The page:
UN split in half [do not re-publish].
(photo credit: Avi Katz)
I WAS SURPRISED TO SEE 22-YEAR-OLD M. IN our synagogue as he
usually only arrives to recite the yizkor prayer for his departed mother. He was
called up to the Torah for the gomel blessing recited by someone who has
survived a life-threatening incident. I pressed him on the
circumstances. “The exodus from Egypt – you’ll see it tonight on the
news,” he replied.
M. was a security guard at the Israeli Embassy in
Cairo. He narrowly escaped being lynched, when an Egyptian mob trashed the
building on September 9.
The dramatic events in Egypt have heightened the
tsunami warnings for this holiday season, stemming from Israel’s certain defeat
in the UN General Assembly over the Palestinian bid for recognition in late
September. And we are witnessing the usual hand-wringing, claiming that the
tsunami could have been warded off had Israel only been more proactive and
flexible. That’s bunk.
It was Abba Eban, a pronounced dove, who opined
that if the General Assembly were presented with an anti-Israel resolution that
states that the world is flat, that resolution would also pass overwhelmingly.
The only exception occurred in 1991, when General Assembly Resolution 4686
revoked Resolution 3379, which had equated Zionism with racism.
bright moment was totally unrelated to Israeli flexibility. What produced
the temporary reversal of form was the ascendancy of the United States after the
First Gulf War and the collapse of the Soviet Union. The prime minister at the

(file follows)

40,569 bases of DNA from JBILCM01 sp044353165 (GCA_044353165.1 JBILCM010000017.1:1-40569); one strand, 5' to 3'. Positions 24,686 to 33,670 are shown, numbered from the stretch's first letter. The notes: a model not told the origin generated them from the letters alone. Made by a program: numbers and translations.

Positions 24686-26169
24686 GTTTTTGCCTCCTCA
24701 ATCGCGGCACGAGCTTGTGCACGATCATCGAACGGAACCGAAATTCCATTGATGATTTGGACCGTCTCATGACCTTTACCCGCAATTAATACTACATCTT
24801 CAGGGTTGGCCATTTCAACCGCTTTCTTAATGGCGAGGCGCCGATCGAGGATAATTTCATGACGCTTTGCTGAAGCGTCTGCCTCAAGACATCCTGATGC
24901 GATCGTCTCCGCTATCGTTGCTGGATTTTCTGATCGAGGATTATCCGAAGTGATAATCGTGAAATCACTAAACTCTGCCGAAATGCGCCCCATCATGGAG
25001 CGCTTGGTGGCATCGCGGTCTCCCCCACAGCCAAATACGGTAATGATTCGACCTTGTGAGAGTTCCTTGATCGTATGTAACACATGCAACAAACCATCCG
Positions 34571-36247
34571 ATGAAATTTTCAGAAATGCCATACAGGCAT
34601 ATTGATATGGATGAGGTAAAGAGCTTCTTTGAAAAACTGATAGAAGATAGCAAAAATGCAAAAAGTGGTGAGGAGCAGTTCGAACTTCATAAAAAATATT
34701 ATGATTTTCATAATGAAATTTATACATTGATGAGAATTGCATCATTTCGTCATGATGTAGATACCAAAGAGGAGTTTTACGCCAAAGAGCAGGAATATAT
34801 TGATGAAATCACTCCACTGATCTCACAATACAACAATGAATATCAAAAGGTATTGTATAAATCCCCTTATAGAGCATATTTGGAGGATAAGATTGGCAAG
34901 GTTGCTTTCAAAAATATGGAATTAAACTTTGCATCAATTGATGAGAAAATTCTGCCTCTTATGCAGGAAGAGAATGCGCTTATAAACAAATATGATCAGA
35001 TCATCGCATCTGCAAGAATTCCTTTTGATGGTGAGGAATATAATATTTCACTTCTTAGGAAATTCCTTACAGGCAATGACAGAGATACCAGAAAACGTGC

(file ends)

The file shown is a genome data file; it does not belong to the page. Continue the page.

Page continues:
time was Yitzhak Shamir, famous for his remark that “the Arabs remain the same
Arabs and the [Mediterranean] Sea [into which the Arabs want to push us] remains
the same sea.”
The situation today is more reminiscent of November 1975,
when the General Assembly passed that infamous “Zionism Is Racism” resolution.
At that time, the US was still reeling and divided after its defeat in Vietnam.
Western Europe was in an economic tailspin as a result of escalating oil prices.
The Third World was ascendant and PLO leader Yasser Arafat, gun at his side, was
as welcome a guest at the UN as Iran’s Mahmoud Ahmadinejad is today.
have no doubt that our talented ambassador to the UN, Ron Prosor, will come up
with an appropriate speech, when the resolution recognizing the Palestinian
unilateral declaration of independence is passed. He might as well, however,
spare himself the effort and content himself with rereading ambassador (and
future president) Chaim Herzog’s address, as he literally tore Resolution 3379
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Let us suffice with one citation: “Who would have believed
that in this year, 1975, the malicious falsehoods of the ‘Protocols of the
Elders of Zion’ would be distributed officially by Arab governments? ...This is
the racism, which was expressed so succinctly in the words of the leader of the
PLO, Yasser Arafat, in his opening address at a symposium in Tripoli, Libya:
‘There will be no presence in the region other than the Arab presence...’”
Prosor has to merely copy the speech, change the year from 1975 to 2011, and
substitute Palestinian Authority President Mahmoud Abbas for Arafat.
is instructive that the Palestinian propaganda slogan accompanying their bid for
recognition is “Palestine State 194.” The number refers to UN Security Council
Resolution 194, passed in December 1948 during Israel’s War of Independence,
which presumably mandates the return of the Arab refugees – thus effectively
Got it? In other words, the 1967 borders are just
the appetizer – the demand for the return of the refugees remains on the
Diplomatically and economically, Israel is actually better off
than it was in 1975. Yet national and Jewish solidarity are markedly weaker.
Likud leader Menachem Begin, as leader of the opposition, would have never made
political capital of an anti-Israel General Assembly resolution, the anti-Israel
neo-Ottomanism of Turkey’s ruling AKP party, or an inflamed Egyptian street mob
as Kadima’s Tzipi Livni, the leader of the opposition, is doing today.
1975 people realized that the last thing one does in a tsunami is to confine
Israel to a narrow band adjoining Yitzhak Shamir’s sea.
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